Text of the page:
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Home-made toiletries/cleaningstuffs?

Hi all,
I'm just starting to embark on a light living experiment, and as part of which I aim to quit using cleaning chemicals and commercially-made toiletries as far as possible.

However, I theoretically start this experiment tomorrow, so I'm very unprepared for what happens when my current cleaning things run out and I have to start improvising.

I have washing soda and soap nuts for laundry purposes, and a home-made moisturiser using jojoba oil, and the moment I find where in my town I can lay my hands on white vinegar I'll be getting some of that in for cleaning purposes. However, I have two problems at the moment:

I will very shortly run out of washing up liquid and conditioner.

On the basis that detergent is detergent, I'd have thought that washing soda could be applied to washing dishes as easily as it can to washing clothes, but does anyone have a better idea? Do the bubbles on commercial washing up liquids actually serve any purpose?

And about the conditioner, I'm completely stumped. I've seen some recipes online for hair conditioner, but they all appear to be ones that you have to make on the day and have no shelf-life whatsoever. For a slob like me, that would basically result in my never conditioning my hair at all.

Ideas, peoples? Any helpful URLs that explain exactly How It Is All Done? Eternal gratitude awaits you.

Comments

( 9 comments — Leave a comment )
trip_tych
Sep. 30th, 2007 08:23 pm (UTC)
you may want to check of the LJ community naturalliving - especially their memories, a lot of info.
madmogs
Oct. 1st, 2007 12:05 am (UTC)
Oooh, good point! I'll go and look them up. Thanks!
atalanta0jess
Sep. 30th, 2007 09:19 pm (UTC)
Can't you get white vinegar at any old grocery store?

I know that you can use hand lotion as conditioner. I don't know that that is very helpful, but might be a starting point at least. You can certainly use various oils to condition your hair, although you'd have to be careful not to turn out greasy.

Even though you said you've got the laundry situation worked out, I thought I would mention one thing about that - I stopped using laundry soap for awhile, and the only difference I noticed is that the towels didn't smell as "fresh" (they don't smell stinky, but maybe are a little damp smelling or something). The rest of my clothes seemed to be fine. (And I didn't tell my partner that I stopped using laundry soap - he didn't notice)
madmogs
Oct. 1st, 2007 12:06 am (UTC)
not grocery stores round me, or so it seems. White wine vinegar yes, white vinegar, no.

Good point about the laundry situation. I already use about half as much detergent as most people without noticing any difference, so it probably wouldn't make too much difference to use none at all.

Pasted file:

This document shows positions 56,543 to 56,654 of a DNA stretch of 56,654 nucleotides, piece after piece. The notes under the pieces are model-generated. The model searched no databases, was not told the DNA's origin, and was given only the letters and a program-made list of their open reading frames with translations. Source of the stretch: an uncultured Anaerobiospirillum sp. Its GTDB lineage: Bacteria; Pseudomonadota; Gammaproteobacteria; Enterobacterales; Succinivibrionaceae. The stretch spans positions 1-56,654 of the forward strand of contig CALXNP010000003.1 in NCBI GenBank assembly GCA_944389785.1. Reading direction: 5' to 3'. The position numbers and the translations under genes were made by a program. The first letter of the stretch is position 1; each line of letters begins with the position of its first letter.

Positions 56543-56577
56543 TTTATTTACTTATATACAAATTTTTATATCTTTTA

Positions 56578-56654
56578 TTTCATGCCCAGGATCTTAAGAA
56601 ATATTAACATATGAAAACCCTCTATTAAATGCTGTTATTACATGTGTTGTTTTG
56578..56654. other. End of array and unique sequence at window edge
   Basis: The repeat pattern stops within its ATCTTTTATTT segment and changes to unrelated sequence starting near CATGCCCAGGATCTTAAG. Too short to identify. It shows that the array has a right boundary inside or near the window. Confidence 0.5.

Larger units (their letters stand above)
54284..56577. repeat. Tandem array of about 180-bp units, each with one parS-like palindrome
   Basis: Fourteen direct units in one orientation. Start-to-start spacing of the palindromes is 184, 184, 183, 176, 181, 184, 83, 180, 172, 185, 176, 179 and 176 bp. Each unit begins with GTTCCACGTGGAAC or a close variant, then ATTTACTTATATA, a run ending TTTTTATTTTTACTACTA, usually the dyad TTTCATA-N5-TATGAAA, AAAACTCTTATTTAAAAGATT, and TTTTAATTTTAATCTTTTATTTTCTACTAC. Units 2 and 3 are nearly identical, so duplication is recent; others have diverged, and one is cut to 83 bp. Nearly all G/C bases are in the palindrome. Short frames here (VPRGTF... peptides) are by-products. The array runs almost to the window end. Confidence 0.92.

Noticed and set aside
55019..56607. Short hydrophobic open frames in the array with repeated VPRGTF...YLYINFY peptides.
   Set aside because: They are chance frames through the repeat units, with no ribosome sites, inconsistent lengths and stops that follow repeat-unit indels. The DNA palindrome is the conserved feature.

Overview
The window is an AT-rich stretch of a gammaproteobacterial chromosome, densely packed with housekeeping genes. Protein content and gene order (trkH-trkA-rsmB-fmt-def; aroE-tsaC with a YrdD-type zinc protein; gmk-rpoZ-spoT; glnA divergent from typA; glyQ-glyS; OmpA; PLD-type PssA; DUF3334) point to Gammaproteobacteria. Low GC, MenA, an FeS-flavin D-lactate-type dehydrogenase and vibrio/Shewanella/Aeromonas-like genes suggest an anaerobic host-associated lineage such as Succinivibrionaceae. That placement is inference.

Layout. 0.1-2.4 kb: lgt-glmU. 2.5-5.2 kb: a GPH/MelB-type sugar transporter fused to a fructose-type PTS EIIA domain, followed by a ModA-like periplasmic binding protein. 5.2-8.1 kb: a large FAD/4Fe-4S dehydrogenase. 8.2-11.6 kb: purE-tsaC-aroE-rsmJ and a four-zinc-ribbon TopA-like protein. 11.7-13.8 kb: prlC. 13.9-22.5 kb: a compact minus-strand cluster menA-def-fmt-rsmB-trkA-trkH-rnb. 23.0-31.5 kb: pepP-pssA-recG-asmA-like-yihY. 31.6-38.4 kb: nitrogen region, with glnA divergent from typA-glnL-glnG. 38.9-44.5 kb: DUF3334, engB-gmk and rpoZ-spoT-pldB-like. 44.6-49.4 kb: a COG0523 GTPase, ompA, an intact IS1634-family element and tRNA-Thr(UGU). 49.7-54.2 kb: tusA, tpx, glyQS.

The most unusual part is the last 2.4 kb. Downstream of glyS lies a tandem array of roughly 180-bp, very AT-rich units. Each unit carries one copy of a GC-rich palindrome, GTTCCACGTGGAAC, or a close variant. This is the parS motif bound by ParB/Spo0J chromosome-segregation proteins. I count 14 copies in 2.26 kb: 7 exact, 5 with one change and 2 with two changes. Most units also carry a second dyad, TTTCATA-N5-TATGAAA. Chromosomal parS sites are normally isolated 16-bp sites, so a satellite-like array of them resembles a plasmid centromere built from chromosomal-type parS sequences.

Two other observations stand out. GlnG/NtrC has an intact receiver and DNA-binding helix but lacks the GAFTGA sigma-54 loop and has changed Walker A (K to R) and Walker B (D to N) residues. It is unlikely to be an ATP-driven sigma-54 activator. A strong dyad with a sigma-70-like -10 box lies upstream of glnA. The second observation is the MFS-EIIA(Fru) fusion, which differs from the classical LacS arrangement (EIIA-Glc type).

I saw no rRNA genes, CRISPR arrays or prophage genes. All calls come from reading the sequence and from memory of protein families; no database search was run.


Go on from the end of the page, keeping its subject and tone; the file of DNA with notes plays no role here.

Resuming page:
jalilifer
Oct. 1st, 2007 04:06 pm (UTC)
Check again...it's often on the bottom shelf, near the vinegars. Sometimes, it's on the baking aisle, and sometimes it's near the bottles of distilled water. And it's always on the bottom shelf...the cheapest stuff always is.
trip_tych
Oct. 1st, 2007 11:26 am (UTC)
The only problem with not using laundry detergent is that after a while the oils will build up.
The detergent is what lifts the oils from the garments, water alone cannot do that.
(Anonymous)
Oct. 2nd, 2007 03:00 am (UTC)
For hair: baking soda and vinegar. No conditioner needed.

Make the baking soda into a paste with water. Wash your scalp (not specifically your hair). Rinse out. Then rinse with vinegar. I use a squirt bottle with half vinegar/ half water. Done. The vinegar restores your hair's ph balance, and truly works as a conditioner. And no, you don't smell like vinegar afterwards. I do this probably every 4-5 days. When I don't wash it, I do still wet it in the shower, and it keeps my hair cleaner longer.

You can also use the baking soda paste to wash your face, but don't do this often. Maybe once a month?

Your hair will feel fuller and thicker washing this way too.
cornaryn
Oct. 4th, 2007 03:52 am (UTC)
The above is probably right. Still, if you want to condition, use extra virgin olive oil or coconut oil. See the long hair community on lj for the details I don't remember.
yarrowkat
Nov. 29th, 2007 04:34 pm (UTC)
just found this community...i use a vinegar hair rinse, too, but i make it myself--it's half apple-cider vinegar, and half herbal infusion. for the herbal infusion, i boil about 4 tbsp fresh rosemary, 2-3 tbsp nettle root and 2-3 tpsp yucca root together for 5-10 minutes in a half-gallon of water (it's a highly imprecise process). :) i usually add a big handful of hibiscus leaves, too, to enhance the red in my hair; one can use english sage (kitchen sage, salvia officianalis) for brown hair and chamomile or marigold petals for blond, too. or none of the above. :) then i cool the infusion, strain the herbs out, and mix the liquid with a half-gallon of apple-cider vinegar. it's enough to last almost a year. :) it keeps just fine, just sitting in a big plastic jug--i pour it into a small old Dr Bronner's bottle that sits in the shower and refill that as needed from the jug. :)

i found when i switched from commercial conditioner to vinegar that my hair gained a lot of body and shine very quickly, and it feels fuller and healthier now than it ever has. the vinegar acts differently in the shower--it needs to go on the hair body & ends but not the roots, as it will make the roots feel greasy in just a day or so. my boyfriend uses the baking soda method mentioned by another commenter, primarily applying this to the roots and then conditioning with straight vinegar/water, and that wroks for him. i found the baking soda made my hair brittle at the ends and greasy on top so i quit that experiement after about 3 months. i have a lot of hair, though. :)

how is the chemical-product-free experience going? :)
( 9 comments — Leave a comment )